I think your geometry and algebra are correct in concluding the corner points of the region do lay at + (2  sqrt 2). I will double check.
 one year ago

wioBest ResponseYou've already chosen the best response.1
@LogicalApple They are somehow wrong. @dumbcow 's method makes more sense.
 one year ago

LogicalAppleBest ResponseYou've already chosen the best response.0
But didn't you calculate the distance from a point to the line y = 1 instead of to the line y = 2?
 one year ago

LogicalAppleBest ResponseYou've already chosen the best response.0
Of course you did. Hm.
 one year ago

LogicalAppleBest ResponseYou've already chosen the best response.0
Let me see what I obtain next.
 one year ago

wioBest ResponseYou've already chosen the best response.1
Wow it's really bothering me how I messed up. I can't figure out why my trig method was wrong.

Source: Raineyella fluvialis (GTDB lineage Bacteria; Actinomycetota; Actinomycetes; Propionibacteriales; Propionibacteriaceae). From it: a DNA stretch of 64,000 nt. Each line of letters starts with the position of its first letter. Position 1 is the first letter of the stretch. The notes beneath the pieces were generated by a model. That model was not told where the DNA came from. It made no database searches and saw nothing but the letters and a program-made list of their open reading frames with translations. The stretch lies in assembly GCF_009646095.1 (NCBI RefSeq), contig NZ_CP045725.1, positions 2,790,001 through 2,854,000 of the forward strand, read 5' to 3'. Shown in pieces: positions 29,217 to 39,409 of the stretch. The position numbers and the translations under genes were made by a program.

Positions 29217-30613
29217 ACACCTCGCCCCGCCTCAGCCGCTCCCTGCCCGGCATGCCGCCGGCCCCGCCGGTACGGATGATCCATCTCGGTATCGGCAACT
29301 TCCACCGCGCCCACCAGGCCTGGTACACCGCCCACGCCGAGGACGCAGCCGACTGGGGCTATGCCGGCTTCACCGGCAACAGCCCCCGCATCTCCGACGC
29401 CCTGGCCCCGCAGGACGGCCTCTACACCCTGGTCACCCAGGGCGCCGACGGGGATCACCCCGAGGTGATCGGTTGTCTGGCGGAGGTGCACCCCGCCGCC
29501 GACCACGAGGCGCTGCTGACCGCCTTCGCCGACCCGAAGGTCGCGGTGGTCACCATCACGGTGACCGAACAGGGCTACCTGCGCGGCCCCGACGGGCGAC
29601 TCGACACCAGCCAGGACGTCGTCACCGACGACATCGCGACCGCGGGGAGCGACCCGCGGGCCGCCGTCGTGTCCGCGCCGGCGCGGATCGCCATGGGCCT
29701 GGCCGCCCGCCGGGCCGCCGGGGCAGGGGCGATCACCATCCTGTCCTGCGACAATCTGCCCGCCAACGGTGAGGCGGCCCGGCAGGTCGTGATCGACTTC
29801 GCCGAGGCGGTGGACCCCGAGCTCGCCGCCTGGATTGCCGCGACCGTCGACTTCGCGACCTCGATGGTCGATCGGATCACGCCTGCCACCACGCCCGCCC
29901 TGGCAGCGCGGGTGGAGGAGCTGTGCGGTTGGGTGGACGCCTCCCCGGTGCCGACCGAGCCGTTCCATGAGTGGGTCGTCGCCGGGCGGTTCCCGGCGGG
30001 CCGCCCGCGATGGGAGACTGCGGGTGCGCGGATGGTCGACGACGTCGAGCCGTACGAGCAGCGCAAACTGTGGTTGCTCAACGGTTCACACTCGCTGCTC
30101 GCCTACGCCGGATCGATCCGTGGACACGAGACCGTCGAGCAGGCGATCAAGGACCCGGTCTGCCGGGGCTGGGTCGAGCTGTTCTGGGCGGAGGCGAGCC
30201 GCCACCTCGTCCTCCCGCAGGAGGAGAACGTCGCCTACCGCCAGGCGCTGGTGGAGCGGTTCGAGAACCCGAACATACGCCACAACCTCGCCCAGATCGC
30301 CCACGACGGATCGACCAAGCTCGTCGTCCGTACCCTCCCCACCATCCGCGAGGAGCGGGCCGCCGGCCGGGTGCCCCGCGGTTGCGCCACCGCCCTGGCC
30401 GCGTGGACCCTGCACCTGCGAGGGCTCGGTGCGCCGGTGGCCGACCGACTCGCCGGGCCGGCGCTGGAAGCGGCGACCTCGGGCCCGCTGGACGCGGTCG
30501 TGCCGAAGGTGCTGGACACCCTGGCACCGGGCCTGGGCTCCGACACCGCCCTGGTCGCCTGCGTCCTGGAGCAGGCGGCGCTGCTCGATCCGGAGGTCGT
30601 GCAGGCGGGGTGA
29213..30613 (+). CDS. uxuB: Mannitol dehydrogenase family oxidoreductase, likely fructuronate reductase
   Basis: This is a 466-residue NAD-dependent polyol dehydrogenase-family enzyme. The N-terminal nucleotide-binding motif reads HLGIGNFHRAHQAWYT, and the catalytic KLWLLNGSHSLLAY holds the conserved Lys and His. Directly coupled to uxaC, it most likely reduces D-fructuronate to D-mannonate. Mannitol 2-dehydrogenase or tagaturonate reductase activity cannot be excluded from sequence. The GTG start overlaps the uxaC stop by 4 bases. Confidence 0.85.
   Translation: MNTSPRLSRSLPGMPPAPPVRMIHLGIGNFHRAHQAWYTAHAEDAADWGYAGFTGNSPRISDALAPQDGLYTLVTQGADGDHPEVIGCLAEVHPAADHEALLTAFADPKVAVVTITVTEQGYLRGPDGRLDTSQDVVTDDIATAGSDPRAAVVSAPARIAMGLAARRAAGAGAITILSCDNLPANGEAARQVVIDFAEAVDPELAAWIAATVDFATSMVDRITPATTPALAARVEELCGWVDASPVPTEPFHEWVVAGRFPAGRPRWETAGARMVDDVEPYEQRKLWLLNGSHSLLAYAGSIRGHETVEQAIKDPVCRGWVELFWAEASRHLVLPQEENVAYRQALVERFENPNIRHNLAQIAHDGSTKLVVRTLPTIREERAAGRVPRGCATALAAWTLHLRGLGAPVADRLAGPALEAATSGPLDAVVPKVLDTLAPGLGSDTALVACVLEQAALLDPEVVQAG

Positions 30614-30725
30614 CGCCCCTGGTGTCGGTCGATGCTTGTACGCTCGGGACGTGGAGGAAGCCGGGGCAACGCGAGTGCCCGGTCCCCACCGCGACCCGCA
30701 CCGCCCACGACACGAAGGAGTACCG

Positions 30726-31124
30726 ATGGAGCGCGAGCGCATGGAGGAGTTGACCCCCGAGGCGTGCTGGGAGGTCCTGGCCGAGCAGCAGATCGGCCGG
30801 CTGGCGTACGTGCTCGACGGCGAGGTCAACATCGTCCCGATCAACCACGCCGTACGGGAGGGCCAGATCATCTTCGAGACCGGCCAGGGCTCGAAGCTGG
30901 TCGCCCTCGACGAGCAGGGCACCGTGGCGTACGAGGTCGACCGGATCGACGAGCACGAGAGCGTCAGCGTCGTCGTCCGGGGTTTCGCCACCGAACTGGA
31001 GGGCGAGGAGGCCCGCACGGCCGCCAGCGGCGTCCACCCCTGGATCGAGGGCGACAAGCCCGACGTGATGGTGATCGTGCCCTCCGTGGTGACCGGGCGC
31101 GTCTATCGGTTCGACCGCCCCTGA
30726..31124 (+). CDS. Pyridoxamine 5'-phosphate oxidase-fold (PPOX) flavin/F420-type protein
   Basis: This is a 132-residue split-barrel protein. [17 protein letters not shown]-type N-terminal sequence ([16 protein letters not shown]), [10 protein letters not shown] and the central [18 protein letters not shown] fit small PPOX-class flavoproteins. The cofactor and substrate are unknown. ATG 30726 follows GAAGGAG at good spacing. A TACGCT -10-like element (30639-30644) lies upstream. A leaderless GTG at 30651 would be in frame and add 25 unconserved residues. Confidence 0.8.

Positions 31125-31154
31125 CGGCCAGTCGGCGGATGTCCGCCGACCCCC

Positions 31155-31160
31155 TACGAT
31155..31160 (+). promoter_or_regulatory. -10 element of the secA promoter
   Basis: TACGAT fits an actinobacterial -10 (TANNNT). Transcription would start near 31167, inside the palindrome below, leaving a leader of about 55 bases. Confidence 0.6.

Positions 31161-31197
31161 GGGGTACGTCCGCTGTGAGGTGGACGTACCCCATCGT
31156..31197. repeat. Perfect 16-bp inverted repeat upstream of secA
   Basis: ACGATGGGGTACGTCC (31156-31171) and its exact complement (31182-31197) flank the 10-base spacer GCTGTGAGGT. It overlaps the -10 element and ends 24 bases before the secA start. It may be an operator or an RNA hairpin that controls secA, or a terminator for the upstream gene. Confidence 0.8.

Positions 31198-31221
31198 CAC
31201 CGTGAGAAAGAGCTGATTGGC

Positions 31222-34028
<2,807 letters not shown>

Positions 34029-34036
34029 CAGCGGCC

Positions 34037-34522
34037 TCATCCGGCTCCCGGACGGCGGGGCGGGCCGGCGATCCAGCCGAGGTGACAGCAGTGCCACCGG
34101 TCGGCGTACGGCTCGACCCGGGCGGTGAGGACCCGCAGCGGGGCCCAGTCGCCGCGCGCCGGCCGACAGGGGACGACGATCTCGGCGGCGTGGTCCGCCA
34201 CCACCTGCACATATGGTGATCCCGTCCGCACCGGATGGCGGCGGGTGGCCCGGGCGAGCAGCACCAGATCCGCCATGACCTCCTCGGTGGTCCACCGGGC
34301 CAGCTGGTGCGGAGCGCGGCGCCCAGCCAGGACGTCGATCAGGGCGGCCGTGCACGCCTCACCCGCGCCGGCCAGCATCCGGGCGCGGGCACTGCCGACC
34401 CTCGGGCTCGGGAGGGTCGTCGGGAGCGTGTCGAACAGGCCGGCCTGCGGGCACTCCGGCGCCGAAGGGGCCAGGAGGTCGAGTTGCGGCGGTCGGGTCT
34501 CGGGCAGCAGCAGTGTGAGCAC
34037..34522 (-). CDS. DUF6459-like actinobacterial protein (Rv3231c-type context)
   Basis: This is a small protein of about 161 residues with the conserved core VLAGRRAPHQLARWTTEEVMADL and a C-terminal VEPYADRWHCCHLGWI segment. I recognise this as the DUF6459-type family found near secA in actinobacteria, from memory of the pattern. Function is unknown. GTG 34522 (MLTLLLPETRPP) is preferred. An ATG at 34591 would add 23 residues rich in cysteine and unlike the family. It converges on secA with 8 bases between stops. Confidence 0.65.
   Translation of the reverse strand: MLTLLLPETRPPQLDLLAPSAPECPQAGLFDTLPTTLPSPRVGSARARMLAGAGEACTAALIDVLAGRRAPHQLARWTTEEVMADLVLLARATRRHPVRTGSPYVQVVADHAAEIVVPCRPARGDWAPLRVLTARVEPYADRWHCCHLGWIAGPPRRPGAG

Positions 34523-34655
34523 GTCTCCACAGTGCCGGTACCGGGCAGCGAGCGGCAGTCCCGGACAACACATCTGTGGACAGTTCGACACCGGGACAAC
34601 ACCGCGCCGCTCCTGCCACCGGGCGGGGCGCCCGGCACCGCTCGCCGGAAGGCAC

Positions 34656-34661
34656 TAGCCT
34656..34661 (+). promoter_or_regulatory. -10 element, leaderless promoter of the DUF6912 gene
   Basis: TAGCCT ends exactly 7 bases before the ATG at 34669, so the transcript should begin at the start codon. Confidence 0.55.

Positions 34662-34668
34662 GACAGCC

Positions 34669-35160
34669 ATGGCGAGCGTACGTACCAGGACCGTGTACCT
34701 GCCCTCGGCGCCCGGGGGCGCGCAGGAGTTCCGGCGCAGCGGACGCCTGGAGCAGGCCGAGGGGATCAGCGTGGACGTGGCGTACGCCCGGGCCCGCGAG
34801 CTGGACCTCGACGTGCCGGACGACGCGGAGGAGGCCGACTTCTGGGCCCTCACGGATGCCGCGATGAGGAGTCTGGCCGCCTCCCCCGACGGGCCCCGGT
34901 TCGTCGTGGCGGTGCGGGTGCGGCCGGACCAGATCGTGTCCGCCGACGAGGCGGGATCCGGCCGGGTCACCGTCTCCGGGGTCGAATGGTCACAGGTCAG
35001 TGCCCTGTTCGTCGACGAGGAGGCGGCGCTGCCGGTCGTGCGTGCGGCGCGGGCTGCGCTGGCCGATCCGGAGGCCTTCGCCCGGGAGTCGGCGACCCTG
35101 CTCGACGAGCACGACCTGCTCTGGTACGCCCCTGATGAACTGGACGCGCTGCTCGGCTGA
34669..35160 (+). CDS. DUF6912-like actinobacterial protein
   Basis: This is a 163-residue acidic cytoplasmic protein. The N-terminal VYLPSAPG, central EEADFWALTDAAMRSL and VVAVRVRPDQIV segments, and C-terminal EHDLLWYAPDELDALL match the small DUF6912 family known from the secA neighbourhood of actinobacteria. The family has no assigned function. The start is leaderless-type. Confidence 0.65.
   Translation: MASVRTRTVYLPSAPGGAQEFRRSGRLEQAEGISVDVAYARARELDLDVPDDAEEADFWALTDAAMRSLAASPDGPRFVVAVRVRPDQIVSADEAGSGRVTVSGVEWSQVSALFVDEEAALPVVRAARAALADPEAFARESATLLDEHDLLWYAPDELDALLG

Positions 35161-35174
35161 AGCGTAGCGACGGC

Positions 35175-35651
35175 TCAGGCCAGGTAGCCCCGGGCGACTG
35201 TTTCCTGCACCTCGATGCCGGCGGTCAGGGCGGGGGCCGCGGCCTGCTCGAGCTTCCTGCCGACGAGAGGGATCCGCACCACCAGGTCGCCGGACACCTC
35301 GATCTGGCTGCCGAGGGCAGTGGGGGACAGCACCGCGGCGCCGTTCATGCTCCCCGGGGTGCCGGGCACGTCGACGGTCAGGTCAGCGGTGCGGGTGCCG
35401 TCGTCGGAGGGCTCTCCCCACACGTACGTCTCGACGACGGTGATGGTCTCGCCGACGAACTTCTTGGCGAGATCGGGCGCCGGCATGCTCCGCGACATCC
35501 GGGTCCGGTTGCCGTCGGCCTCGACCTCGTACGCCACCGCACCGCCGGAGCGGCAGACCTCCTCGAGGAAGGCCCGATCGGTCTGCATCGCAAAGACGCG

one year ago

wioBest ResponseYou've already chosen the best response.1
@dumbcow 's method makes sense... you want the point where our parabola intersects y = x... But my method seemed correct as well... gotta figure out the fallacy I made.
 one year ago

wioBest ResponseYou've already chosen the best response.1
Ooooh! I figured out my error!
 one year ago

wioBest ResponseYou've already chosen the best response.1
dw:1356855949526:dw We found \(x\)! We wanted \(z\) in the diagram!
 one year ago

wioBest ResponseYou've already chosen the best response.1
\[ 2z^2 = x^2 \\ \sqrt{2}\cdot z= x \\ z = x/\sqrt{2} = \frac{2\sqrt{2}}{\sqrt{2}} = \frac{2}{\sqrt{2}}  1 = \sqrt{2}1 \]Lol... really worry about that @LogicalApple Thank @dumbcow for spotting it.
 one year ago

LogicalAppleBest ResponseYou've already chosen the best response.0
Modifying .. 1 sec
 one year ago

LogicalAppleBest ResponseYou've already chosen the best response.0
I did worry about it!
 one year ago

LogicalAppleBest ResponseYou've already chosen the best response.0
I will integrate now.. and I have a feeling it will be irrational this time ;(
 one year ago